In its preoccupations and formal economy Deer Season feels of a lineage of twentieth-century American stories, but the men’s experiences are contemporary. When McHarg’s character confesses, euphemistically, of fronting happiness to hide a near-terminal depression, the slightest phrase – “all those pictures?” – signals a mode of self-alienation specific to the post-Facebook age.
Sednaoui spends the time waiting for, then searching out, a mysterious painting, in a lightly avant-garde story she leads with subtle, languid range, that pairs Leon Jean-Marie’s persistent, curious, string-forward score.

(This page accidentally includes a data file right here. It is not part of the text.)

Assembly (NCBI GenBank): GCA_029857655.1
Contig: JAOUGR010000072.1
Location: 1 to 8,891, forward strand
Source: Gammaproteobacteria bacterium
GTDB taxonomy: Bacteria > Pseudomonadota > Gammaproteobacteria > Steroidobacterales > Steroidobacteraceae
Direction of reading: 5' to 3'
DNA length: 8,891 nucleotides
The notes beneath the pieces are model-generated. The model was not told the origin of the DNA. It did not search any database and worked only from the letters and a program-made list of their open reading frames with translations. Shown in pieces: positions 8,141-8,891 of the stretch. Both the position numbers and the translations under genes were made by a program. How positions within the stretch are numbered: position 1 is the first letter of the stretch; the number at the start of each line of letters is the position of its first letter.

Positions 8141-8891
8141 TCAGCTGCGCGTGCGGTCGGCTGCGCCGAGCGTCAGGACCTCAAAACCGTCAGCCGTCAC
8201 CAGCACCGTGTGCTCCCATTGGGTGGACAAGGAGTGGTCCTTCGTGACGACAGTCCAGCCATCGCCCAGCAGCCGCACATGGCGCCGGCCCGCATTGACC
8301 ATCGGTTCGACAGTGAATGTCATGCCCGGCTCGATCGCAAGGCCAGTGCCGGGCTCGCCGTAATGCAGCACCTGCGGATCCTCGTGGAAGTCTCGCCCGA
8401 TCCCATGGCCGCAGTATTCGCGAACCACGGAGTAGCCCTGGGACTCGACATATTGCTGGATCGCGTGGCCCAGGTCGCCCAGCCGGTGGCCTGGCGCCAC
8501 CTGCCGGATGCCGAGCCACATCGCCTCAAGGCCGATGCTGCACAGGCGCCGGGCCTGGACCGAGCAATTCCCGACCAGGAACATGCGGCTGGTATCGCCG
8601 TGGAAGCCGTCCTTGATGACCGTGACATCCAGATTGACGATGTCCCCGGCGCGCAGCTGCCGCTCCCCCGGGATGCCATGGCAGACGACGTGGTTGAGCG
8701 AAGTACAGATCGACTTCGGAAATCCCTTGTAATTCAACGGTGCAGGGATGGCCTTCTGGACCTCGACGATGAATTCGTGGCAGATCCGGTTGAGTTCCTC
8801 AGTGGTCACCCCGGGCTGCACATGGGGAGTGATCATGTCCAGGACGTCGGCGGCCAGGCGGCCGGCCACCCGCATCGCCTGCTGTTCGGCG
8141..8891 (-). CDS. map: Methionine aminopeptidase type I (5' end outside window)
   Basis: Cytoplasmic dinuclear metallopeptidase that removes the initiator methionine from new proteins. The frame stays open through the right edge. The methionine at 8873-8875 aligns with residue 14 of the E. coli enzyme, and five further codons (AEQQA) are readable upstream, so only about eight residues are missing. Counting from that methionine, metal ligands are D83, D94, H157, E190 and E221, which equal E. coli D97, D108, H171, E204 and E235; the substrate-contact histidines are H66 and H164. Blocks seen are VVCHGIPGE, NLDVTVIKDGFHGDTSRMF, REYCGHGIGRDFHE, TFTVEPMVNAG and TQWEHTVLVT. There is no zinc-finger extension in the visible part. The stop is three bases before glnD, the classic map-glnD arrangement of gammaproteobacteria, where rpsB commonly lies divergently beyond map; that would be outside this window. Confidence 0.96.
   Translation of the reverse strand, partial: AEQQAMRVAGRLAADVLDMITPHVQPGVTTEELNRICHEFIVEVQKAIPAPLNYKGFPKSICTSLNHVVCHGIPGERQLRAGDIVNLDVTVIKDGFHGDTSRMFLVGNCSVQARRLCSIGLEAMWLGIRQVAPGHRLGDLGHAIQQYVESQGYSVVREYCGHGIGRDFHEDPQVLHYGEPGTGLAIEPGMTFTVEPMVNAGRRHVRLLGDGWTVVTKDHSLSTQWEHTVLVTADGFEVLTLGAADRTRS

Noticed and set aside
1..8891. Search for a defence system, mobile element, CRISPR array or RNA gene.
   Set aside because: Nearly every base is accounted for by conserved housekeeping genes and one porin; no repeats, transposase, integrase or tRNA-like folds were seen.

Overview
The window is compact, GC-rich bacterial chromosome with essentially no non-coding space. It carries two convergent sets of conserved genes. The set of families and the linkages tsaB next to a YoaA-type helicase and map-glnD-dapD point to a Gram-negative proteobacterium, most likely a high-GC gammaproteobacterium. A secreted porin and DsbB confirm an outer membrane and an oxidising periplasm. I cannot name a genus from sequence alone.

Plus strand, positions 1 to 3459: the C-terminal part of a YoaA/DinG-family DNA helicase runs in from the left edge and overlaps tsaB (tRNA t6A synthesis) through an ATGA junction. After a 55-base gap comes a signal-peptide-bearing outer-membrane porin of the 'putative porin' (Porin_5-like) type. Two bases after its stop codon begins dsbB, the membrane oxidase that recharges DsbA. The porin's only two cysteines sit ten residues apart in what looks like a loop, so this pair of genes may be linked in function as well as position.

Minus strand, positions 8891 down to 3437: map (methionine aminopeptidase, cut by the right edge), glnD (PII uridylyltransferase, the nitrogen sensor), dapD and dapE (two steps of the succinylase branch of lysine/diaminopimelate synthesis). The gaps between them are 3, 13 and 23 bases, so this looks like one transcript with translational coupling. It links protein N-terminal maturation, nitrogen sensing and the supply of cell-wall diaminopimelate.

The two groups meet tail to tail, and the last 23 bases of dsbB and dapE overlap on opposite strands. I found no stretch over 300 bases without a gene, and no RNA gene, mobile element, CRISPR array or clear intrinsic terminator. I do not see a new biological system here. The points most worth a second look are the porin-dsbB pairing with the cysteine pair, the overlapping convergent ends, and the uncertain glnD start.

Cry of the City shares its title with the partially remembered Robert Siodmak noir from 1948, a film in its design and making so fastidiously monochromatic that it would have probably looked black and white shot in colour.
In Claudio Marcotulli’s kaleidoscopic Zenú, Ignacio (Marcotulli) is a musician creatively blocked by the incessant whistling of the trains that pass his canalside house. A local fisherman (Jose Payes) is a sage if elliptical voice: “this net is not mine,” he explains when Ignacio, in questioning his claim of a productive morning’s fishing, remarks on its emptiness.